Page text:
I really love listening to the Torah Pearls. Not only do I enjoy the attitude of respect and friendship exhibited between Keith, Nehemia, and Jono, and the insights brought forward on the scripture, but your good-natured banter often gives me a laugh as well.

    In the discussion of portion “Pinchas”, at one point Nehemia made reference to 2 Kings 2:9, which is usually translated with Elisha’s request to Elijah: “give me a double portion of your spirit”. Nehemia explained that the Hebrew word translated as “portion” is the work “peh” (“pi” , perhaps ??), and that an archaeological find had identified that word as a measure of “a third” (of a talent, I believe). His conclusion was that Elisha’s request was for “two thirds of your annointing/spirit”.

    I have only begun to try to study Hebrew word meanings, and largely as a result of listening to the Truth2U podcasts of Torah Pearls, so I do not claim to be any kind of expert at this. However, with the exception of references to Heinrich Ewald’s casual comments in a footnote to his “History of Israel”, I have not found any other source (besides Nehemia’s comment) indicating that “peh” means anything other than “mouth” or “mouthful” (and thus, the “double mouthful” or “double portion” translation and the generally accepted “give me your annointing as if I was inheriting it as your first-born son” interpretation.

    It seemed that Nehemia was saying that the Hebrew was considered unclear until the archaeological discovery of the measuring device, but I did not uncover any other reference to a confusion. Every reference I found to the Hebrew described “peh” as literally meaning “mouth” or “mouthful”. (such as: )

    Can you elaborate further on why you believe the 2 Kings 2:9 passage was not a request for Elijah’s annointing as a spiritual inheritance?

    Thank you in advance for your comments.

      • Ah, so that would mean there is an error in Strong’s reading of the Masoretic text at that verse (2 Kings2:9) ?

        From Strongs:
        portion h6310 פֶּה peh

        QBible, among several others that I found using your spelling, shows it to be “Piy” as you explained, but still translates it as “mouth” or “portion”, in the context of:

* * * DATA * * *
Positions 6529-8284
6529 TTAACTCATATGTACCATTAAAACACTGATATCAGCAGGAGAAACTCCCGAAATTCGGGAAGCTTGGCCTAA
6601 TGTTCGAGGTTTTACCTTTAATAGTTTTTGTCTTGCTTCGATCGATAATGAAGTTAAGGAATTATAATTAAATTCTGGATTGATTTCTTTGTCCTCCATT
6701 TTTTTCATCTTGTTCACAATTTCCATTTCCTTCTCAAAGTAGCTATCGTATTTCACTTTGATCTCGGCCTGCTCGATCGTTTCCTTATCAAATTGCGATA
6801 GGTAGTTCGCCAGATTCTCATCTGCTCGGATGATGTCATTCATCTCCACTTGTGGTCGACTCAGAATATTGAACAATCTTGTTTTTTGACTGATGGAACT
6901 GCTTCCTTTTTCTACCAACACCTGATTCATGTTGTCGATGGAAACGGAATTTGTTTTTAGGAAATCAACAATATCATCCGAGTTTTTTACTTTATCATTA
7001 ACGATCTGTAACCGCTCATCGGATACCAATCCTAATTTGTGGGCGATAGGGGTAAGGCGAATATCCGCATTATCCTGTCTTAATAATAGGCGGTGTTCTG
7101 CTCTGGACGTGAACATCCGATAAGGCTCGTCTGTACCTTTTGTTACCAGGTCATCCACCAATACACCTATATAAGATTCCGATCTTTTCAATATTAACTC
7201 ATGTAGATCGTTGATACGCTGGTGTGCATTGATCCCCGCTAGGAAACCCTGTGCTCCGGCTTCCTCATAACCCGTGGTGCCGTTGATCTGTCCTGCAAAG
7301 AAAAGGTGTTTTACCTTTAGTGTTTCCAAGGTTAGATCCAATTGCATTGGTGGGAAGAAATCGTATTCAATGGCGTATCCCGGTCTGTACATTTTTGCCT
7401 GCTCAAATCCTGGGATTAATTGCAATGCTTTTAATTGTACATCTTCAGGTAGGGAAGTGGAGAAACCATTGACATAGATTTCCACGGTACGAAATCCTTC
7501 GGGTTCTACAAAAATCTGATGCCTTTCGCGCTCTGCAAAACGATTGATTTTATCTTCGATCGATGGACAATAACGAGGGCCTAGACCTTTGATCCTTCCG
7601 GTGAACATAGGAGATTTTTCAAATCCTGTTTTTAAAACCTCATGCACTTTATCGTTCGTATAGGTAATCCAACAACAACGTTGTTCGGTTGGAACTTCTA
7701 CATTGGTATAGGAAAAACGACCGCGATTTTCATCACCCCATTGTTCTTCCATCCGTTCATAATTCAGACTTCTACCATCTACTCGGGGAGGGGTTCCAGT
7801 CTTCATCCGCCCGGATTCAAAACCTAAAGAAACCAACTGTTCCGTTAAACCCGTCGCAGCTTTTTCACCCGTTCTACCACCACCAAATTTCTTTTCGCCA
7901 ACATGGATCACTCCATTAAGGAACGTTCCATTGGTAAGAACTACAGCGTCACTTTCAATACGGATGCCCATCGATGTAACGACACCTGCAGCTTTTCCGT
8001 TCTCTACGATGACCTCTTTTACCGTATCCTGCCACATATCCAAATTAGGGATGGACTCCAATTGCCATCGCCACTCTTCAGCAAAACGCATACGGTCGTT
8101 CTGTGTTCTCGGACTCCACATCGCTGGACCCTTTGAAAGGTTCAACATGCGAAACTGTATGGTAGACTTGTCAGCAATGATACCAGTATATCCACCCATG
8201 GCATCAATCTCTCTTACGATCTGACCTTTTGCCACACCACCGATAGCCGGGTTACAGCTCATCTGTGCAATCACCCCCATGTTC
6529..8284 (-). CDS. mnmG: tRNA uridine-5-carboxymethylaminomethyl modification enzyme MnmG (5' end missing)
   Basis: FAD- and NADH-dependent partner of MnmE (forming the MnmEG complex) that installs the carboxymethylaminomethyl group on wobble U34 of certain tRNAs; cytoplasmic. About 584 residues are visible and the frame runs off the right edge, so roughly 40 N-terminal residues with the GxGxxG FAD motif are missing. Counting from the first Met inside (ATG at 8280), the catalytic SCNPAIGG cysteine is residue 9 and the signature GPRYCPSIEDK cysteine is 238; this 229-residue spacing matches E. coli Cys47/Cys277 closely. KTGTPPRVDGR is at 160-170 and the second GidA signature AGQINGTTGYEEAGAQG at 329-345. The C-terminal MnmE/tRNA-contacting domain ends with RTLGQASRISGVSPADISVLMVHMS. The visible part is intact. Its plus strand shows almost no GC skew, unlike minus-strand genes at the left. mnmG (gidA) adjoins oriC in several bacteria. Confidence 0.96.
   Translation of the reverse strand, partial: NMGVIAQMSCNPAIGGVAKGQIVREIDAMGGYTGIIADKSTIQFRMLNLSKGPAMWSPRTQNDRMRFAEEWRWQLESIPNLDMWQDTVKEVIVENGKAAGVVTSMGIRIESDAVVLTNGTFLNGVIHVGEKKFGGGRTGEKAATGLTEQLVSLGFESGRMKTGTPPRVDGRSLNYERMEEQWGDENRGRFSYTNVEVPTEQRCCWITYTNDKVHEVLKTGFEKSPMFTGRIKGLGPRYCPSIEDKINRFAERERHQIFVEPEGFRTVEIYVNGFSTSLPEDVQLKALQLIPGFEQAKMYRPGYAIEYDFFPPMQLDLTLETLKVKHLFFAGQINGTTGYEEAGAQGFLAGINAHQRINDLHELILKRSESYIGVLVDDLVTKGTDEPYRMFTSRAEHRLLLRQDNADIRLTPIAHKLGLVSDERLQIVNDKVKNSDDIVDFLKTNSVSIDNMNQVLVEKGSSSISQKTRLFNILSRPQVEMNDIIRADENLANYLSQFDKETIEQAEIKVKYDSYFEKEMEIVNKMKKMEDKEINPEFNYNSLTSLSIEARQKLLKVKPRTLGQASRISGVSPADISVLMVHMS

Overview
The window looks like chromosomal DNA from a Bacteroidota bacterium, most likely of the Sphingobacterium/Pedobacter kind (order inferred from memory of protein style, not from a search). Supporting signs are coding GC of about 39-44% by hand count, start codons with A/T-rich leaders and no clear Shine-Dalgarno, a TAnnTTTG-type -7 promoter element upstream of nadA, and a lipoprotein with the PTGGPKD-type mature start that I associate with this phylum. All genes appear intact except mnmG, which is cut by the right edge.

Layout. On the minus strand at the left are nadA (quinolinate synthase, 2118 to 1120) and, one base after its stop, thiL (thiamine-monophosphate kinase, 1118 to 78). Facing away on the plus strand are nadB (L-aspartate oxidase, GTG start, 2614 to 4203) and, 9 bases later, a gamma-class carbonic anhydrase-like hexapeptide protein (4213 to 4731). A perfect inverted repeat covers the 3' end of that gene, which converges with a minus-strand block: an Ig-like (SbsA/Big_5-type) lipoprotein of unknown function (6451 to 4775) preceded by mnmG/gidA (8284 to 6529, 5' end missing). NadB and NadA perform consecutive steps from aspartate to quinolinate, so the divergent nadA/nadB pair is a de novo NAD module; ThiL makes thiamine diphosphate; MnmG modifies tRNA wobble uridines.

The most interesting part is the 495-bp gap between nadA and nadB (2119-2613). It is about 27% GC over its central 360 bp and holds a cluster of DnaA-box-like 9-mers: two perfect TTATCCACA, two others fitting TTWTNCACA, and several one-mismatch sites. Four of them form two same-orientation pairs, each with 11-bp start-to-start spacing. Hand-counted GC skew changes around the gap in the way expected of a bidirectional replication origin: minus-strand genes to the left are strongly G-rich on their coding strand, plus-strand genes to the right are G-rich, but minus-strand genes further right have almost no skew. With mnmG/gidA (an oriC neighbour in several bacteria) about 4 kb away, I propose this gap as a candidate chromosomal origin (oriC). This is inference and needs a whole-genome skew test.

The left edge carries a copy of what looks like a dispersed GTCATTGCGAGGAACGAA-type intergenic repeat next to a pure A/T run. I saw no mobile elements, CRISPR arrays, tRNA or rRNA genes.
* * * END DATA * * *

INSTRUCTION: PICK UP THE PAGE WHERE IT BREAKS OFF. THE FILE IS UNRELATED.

[ piy (Hebrew #6310) shªnayim (Hebrew #8147)]

        variously rendered as “second portion”, “a portion again”, “both portions”, and of course “double portion”.

        Interestingly, I found zero interpretations of that as “twice as much anointing as you”. Every interpretation I saw treated it as “your anointing as an inheritance, as if to your firstborn”. Sometimes referenced is Deut 21:17 , which is said to use the same Hebrew words “piy sh’nayim”, wherein “piy” is considered a form of “peh”.

        To make it worse, Brown-Driver-Briggs lists the “two-thirds of a shekel” as an alternate definition (but under “peh”), and says it only occurs once in the entire TaNaKh, at 1 Sam 13:21 . Ugh.

        All very confusing to me, but I really want to understand.

        Are “piy” and “peh” two forms from the same root?

        Do you think there is merit to “[when you die] give me your annointing as an inheritance, as if to your firstborn” ? If not, can you direct me to some online resource(s) where I can resolve the differences?

        Thanks for replying, by the way. I look forward to even more info from you on this, and I will be looking forward to more Torah Pearls.

  11. Hi. I am Oswald from Goa, in India. Just recently started listening to Torah Pearls. Simply brilliant. Especially, the explanation on Urim & Thumim. Always wanted to know what they meant. YAHOVAH continue to bless the three of you and your families.